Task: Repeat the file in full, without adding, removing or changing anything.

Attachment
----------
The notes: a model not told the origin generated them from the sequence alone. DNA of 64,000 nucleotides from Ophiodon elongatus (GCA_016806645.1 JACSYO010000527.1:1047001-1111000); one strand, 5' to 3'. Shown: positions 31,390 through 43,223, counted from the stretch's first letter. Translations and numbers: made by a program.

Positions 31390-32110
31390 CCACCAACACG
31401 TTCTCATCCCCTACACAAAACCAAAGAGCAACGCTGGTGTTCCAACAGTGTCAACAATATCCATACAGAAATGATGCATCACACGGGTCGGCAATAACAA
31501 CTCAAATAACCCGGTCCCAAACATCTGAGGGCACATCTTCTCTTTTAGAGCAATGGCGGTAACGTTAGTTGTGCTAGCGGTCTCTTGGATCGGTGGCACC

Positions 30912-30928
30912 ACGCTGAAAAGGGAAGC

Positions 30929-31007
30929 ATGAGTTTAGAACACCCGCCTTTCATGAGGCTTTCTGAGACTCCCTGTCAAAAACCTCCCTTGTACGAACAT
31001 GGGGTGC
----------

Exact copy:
The notes: a model not told the origin generated them from the sequence alone. DNA of 64,000 nucleotides from Ophiodon elongatus (GCA_016806645.1 JACSYO010000527.1:1047001-1111000); one strand, 5' to 3'. Shown: positions 31,390 through 43,223, counted from the stretch's first letter. Translations and numbers: made by a program.

Positions 31390-32110
31390 CCACCAACACG
31401 TTCTCATCCCCTACACAAAACCAAAGAGCAACGCTGGTGTTCCAACAGTGTCAACAATATCCATACAGAAATGATGCATCACACGGGTCGGCAATAACAA
31501 CTCAAATAACCCGGTCCCAAACATCTGAGGGCACATCTTCTCTTTTAGAGCAATGGCGGTAACGTTAGTTGTGCTAGCGGTCTCTTGGATCGGTGGCACC

Positions 30912-30928
30912 ACGCTGAAAAGGGAAGC

Positions 30929-31007
30929 ATGAGTTTAGAACACCCGCCTTTCATGAGGCTTTCTGAGACTCCCTGTCAAAAACCTCCCTTGTACGAACAT
31001 GGGGTGC